The Marvel Cinematic Universe’s very first coming-of-age series was something that Iman Vellani was fully ready and eager for. Vellani portrays Kamala Khan in the Disney+ series that centers on the Jersey City-bred Muslim American teen and hugely imaginative superhero fan who soon gets powers just like the heroes that she looks up to.
“I read all the Ms. Marvel Comics when I was in high school,” the actress told Shadow and Act in a recent interview ahead of the series premiere. “I am obsessed with the MCU and Marvel and anything to do with it. All my time and energy when I was a teenager…and I’m still a teenager, [laughs] was on just Marvel and just sharing my love and passion for it, and Kamala just meant the world to me when I was 15. I cosplay as her, I read all the comics, so when this thing happened, it was just so fated.”
She also talked about that now-viral video that Marvel dropped of the Zoom call in which found out she got the role. Outside of nabbing the part, the star was truly in awe of being on the call with Marvel Studios president Kevin Feige.
“That call took place on my friend’s driveway and I was not expecting it,” she explained. “Our casting directors texted me and they were like, ‘Can you get on this call real quick? ‘And I was like no, [because] my friends don’t know that I had auditioned and I didn’t want this to happen in front of them. Then she was like, ‘I just sent you the link, get on,’ [with] winky face [emoji]. I get out of the car and I’m in my friend’s driveway…and I opened my phone to a Kevin Feige jump scare– and he told me about the part. And I know there were like 10 other people on the call, but I have no recollection…thank God they recorded it without my consent [laughs]. Then I got back in the car, and I told my friends and we were just screaming and freaking out…and then we got burritos.”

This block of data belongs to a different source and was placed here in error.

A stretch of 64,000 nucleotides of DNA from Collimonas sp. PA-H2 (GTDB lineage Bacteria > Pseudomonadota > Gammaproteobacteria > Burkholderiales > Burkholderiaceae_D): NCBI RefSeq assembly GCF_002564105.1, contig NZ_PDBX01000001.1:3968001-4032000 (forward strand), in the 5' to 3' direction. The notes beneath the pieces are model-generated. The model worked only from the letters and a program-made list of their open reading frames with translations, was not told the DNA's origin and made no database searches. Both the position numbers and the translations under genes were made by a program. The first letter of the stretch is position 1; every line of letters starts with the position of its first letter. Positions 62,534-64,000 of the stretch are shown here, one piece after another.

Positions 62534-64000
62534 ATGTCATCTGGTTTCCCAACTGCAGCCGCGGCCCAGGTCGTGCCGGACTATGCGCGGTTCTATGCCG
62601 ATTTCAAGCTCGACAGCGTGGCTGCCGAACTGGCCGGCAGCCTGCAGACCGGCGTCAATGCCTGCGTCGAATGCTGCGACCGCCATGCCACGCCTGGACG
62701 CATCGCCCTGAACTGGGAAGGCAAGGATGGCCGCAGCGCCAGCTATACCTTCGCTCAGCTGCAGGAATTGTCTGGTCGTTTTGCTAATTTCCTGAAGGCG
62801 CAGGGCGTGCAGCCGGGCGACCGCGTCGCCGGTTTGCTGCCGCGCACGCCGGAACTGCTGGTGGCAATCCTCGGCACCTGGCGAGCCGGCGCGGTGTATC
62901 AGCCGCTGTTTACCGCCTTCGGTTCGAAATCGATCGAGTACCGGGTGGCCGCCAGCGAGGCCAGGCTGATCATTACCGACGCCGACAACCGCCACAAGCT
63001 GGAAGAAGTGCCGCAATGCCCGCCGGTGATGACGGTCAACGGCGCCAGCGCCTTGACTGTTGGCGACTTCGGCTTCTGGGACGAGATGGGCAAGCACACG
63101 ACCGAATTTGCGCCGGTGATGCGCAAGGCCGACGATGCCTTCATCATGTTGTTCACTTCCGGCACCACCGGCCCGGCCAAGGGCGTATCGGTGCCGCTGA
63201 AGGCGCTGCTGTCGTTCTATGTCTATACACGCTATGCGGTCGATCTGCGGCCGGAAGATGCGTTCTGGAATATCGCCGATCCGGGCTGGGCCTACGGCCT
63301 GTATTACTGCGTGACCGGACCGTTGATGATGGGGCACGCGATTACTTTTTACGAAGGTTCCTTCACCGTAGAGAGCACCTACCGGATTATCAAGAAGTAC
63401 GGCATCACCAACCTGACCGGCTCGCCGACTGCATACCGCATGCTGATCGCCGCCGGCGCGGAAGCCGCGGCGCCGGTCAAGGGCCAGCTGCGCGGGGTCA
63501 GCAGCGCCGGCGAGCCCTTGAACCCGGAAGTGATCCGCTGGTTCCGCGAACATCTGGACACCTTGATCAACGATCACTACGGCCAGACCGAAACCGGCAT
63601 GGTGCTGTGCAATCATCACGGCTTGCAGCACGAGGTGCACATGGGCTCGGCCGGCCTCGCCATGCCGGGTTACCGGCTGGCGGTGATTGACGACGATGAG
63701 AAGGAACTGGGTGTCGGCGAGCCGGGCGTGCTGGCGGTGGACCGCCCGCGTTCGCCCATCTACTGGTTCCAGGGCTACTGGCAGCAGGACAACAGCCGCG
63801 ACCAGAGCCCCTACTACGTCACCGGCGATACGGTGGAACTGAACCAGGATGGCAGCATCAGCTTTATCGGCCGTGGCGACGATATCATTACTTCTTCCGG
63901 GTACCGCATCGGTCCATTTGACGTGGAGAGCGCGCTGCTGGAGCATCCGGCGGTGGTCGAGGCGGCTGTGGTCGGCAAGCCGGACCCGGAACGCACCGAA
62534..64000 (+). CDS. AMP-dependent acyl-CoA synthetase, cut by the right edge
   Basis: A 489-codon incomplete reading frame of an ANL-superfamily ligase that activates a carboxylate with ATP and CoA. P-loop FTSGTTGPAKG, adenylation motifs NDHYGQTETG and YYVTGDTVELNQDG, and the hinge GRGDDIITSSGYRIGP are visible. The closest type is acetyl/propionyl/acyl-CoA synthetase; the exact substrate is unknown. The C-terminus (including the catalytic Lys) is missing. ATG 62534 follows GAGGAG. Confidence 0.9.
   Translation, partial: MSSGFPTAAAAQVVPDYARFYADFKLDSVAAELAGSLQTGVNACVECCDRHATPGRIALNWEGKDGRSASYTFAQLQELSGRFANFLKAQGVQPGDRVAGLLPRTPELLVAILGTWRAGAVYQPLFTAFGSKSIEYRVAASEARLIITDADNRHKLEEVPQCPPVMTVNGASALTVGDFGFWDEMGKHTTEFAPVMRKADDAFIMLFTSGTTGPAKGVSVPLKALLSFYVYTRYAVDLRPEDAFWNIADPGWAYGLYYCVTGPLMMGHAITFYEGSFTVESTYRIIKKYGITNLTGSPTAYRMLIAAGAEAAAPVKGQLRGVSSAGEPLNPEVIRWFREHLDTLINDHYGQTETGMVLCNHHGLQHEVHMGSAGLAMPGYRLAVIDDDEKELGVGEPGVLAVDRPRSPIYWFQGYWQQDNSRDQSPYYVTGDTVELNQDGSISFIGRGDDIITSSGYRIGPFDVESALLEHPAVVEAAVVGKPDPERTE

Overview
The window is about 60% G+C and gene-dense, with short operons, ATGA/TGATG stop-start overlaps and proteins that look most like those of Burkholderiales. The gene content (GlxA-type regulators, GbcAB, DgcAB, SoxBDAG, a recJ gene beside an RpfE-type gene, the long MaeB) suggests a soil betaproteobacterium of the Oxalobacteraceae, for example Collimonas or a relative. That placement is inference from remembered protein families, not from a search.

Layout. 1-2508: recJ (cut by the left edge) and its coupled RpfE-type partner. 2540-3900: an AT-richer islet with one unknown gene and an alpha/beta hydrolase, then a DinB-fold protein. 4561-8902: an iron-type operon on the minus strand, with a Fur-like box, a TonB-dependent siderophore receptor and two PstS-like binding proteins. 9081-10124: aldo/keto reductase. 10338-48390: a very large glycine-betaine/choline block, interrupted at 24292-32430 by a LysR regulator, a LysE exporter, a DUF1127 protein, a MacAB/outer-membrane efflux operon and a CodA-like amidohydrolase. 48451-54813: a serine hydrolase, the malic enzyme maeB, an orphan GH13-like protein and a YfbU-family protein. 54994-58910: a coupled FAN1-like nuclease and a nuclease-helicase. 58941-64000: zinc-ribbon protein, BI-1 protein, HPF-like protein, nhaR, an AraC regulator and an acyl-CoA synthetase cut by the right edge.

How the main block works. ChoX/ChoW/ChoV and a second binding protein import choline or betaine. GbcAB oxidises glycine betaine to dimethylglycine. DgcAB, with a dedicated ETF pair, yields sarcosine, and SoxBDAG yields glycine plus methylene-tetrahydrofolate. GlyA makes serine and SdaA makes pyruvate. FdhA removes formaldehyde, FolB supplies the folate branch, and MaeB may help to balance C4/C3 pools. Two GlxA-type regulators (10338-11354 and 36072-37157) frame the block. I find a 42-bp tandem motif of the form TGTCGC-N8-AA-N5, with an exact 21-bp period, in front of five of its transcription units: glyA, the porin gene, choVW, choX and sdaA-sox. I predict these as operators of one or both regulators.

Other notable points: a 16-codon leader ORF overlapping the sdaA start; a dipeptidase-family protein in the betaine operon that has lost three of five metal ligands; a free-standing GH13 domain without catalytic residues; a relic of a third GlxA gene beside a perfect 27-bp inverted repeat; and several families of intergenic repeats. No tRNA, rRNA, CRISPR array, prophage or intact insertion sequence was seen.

While the MCU and Marvel Comics have gods as characters, Ms. Marvel is the first time a character’s religious background is explored on a grounded level.
She said, “I do hope that we’re able to shift the perspective on how we see Muslims in mainstream media and I think incorporating scenes like, you know, the Eid celebration and Kamala’s parents bonding over Bon Jovi for example– just really humanizing the entire culture as a whole and showing brown people on screen having fun, making jokes and being normal is just so wonderful, because we’re giving them depth and specificity. That’s representation. So often we’re seeing all these brown people, or people of color generalized into the one best friend character or a villain or whatever–and how is anyone supposed to relate to that? Like, there are 2 billion Muslims and South Asians in the world, and you can’t represent everyone through one character, and the show can’t do that either. So I really do hope that we kind of inspire more Muslim and South Asian creatives to kind of tell their specific story and do that important work.”
And when asked to give a tease about The Marvels (aka Captain Marvel 2), Vellani remained coy as did her co-star Teyonah Parris when we asked her last year, noting her excitement was about “sharing a screen with Brie Larson and Teyonah Paris.”
Watch the full interview below:
Ms. Marvel premieres Wednesday on Disney+.